For the first five months of 2020, the industries incurring the greatest net job losses include accommodations and food services (-149,400), professional and business services (-64,600), and education and health care services (-41,900).

Metro areas

Since the beginning of the year, the Atlanta metro area has suffered a net loss of 299,400 jobs. The loss would have been even greater if not for the 29,000 jobs added in May. The Atlanta metro area workforce is now back to levels recorded in 2015.

Although that net loss looks bad, it is better than the net losses suffered in some of the smaller metro areas in the state.

For instance, the Albany workforce in May 2020 now stands at 57,700, nearly the level it achieved in November 1992, a loss of more than 27 years’ worth of job gains.

The Augusta metro area, which includes a portion of South Carolina, has lost five years of job gains, while Savannah, the state’s third largest metro area, now has a workforce equal to its level six years ago.

Future Unclear

How long it will take the state and the state’s metro areas to recover to their 2019 levels of employment remains to be seen.

If May is of any measure, then the recovery may occur faster than after previous recessions but only if (1) consumers and businesses feel more confident about the economy, (2) the state, which is constitutionally mandated to have a balanced budget, avoids massive funding cutbacks that will impact employment, and (3) the state can avoid a second wave of the coronavirus-related shutdowns.

Thursday, June 4, 2020

Georgia metro areas record double-digit job losses for April, Brunswick loses 24% of private sector employment

Atlanta Private Sector Employment, 2015-April 2020
Brunswick Private Sector Employment, 2015-April 2020

The impact of employment losses due to the coronavirus-related shutdowns reverberated throughout Georgia in April.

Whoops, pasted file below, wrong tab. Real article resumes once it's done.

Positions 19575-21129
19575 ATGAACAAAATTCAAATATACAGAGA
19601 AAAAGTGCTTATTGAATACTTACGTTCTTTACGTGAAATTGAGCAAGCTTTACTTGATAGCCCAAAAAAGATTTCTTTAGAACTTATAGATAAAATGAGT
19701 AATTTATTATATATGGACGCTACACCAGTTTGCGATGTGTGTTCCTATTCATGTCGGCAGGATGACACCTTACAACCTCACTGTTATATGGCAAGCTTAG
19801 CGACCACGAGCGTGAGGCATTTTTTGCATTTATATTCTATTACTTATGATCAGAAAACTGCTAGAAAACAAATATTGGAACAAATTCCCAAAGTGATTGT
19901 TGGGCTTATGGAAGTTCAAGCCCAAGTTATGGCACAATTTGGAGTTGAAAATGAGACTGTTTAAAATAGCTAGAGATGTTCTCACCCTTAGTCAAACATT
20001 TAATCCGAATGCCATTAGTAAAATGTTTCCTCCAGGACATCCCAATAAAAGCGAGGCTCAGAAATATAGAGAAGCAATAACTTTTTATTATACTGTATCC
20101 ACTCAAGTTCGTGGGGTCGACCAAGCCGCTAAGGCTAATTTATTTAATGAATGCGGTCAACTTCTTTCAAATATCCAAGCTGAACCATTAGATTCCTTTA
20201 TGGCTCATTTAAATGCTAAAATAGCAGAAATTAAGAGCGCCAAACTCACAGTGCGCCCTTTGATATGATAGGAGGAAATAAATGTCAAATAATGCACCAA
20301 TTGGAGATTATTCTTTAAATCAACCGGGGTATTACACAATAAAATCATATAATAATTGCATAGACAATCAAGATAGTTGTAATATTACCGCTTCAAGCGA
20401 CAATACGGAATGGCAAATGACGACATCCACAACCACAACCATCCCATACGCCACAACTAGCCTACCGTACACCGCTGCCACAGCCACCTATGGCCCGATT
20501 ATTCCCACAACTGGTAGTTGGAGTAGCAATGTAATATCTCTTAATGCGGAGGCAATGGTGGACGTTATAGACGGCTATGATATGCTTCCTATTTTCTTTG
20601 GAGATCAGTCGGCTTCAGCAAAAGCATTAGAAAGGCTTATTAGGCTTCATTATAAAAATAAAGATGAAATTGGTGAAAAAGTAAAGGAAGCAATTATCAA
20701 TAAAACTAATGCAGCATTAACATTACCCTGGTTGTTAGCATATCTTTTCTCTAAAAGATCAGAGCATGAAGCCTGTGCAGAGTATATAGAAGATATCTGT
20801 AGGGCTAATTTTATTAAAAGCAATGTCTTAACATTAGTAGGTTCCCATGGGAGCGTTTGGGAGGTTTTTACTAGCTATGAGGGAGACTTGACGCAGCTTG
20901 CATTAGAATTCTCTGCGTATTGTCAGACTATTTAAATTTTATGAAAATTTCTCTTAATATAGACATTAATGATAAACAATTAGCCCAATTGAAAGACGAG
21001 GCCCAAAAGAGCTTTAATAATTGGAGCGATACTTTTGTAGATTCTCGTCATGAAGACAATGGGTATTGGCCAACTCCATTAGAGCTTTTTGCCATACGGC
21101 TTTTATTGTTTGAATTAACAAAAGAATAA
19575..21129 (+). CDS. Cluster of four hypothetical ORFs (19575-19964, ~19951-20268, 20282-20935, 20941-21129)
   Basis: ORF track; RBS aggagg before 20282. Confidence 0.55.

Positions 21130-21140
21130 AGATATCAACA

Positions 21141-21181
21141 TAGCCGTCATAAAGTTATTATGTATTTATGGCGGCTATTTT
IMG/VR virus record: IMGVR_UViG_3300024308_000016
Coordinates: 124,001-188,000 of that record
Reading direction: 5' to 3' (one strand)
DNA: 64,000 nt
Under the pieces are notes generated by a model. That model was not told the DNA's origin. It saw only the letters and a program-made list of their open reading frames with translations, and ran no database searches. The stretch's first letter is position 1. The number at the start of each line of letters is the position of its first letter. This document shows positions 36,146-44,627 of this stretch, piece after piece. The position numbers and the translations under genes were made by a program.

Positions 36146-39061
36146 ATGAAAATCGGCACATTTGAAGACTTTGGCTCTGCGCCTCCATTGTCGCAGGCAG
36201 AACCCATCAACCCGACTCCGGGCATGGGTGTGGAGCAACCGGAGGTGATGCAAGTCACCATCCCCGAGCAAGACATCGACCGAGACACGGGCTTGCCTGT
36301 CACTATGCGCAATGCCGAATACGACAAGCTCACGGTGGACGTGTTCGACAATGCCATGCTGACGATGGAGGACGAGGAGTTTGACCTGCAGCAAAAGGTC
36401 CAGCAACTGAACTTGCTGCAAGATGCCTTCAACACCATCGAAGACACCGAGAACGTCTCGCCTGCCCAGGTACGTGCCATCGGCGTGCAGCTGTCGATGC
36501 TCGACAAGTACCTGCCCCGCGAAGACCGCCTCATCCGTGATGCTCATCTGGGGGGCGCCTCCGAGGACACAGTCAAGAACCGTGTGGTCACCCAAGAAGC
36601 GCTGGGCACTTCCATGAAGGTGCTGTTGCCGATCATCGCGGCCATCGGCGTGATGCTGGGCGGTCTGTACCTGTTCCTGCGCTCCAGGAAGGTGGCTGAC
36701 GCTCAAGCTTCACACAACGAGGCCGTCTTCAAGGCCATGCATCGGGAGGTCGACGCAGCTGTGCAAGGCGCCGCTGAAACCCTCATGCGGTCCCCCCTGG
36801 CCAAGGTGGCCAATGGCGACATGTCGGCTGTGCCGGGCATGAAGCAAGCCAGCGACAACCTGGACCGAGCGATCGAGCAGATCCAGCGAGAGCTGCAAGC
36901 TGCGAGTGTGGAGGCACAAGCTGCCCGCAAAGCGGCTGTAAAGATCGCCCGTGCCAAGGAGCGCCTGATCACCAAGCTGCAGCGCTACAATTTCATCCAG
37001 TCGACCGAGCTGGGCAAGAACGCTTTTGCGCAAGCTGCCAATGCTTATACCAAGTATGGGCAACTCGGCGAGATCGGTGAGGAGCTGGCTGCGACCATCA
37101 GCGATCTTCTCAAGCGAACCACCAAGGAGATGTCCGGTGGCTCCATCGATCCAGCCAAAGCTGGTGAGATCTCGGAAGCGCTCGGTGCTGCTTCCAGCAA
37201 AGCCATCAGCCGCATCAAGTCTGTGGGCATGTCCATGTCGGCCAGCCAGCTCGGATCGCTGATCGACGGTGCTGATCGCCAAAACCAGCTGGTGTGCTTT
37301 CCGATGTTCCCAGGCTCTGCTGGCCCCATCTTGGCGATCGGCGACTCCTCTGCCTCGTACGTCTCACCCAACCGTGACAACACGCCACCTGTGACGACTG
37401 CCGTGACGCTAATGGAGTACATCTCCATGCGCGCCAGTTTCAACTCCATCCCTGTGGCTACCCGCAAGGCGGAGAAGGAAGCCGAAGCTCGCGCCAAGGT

Statewide, more than 457,000 private sector jobs disappeared over the month plus another 18,500 jobs in government. Despite these losses, the state fared better than the nation.

Georgia recorded a net job loss of 10.3% in April with a private sector job loss of 11.7%. Both these percentages were better than for the nation as a whole, which reported net job losses of 13% and private sector job losses of 14.6%.

For the Atlanta metro area, which represents more than 60% of the state’s labor market, job losses in the private sector totaled 11.3%.

Smaller metro areas in the state recorded even larger percentage losses over the month.

The comparatively small Brunswick area saw 24% of its private sector jobs disappear in one month.

Savannah and Warner Robins saw more than 15% of their private sector jobs vanish in April, while Columbus, Ga., recorded private sector job losses of more than 12%.

The Rome area escaped relatively easily over the month with a job loss of 5%.

Albany, which has been hit hard by the coronavirus with Dougherty County reporting a case rate of nearly 2,000 per 100,000 population, actually only suffered job losses in line with the state average.

The losses were divided between goods producing industries and service-providing industries with goods producers shedding 10.1% of their jobs, while service-providing private companies lost 11.7% of their March employment.

Unemployment rates

Consistent with the job losses in April, unemployment rates in the state moved up sharply. Statewide, Georgia recorded an unemployment rate of 12.2%, before seasonal adjustment, although that remained below the nation’s rate of 14.4%.

Among metro areas, Dalton recorded the state’s highest unemployment rate at 20.5%. Both Savannah and Brunswick reported unemployment rates in excess of 15%.

Valdosta showed the lowest unemployment rate among the state’s metro areas at 9.9%.

Looking ahead

Georgia has been one of the first states to re-open its economy. Increases in employment due to the re-opening of businesses may be partially offset by losses in business as some individuals remain reluctant to possible exposing themselves to the virus by shopping, dining, etc.

That combination of factors makes it difficult to predict employment figures for May, although they will be closely watched by others in the nation to see how the state’s economy rebounds from its April losses.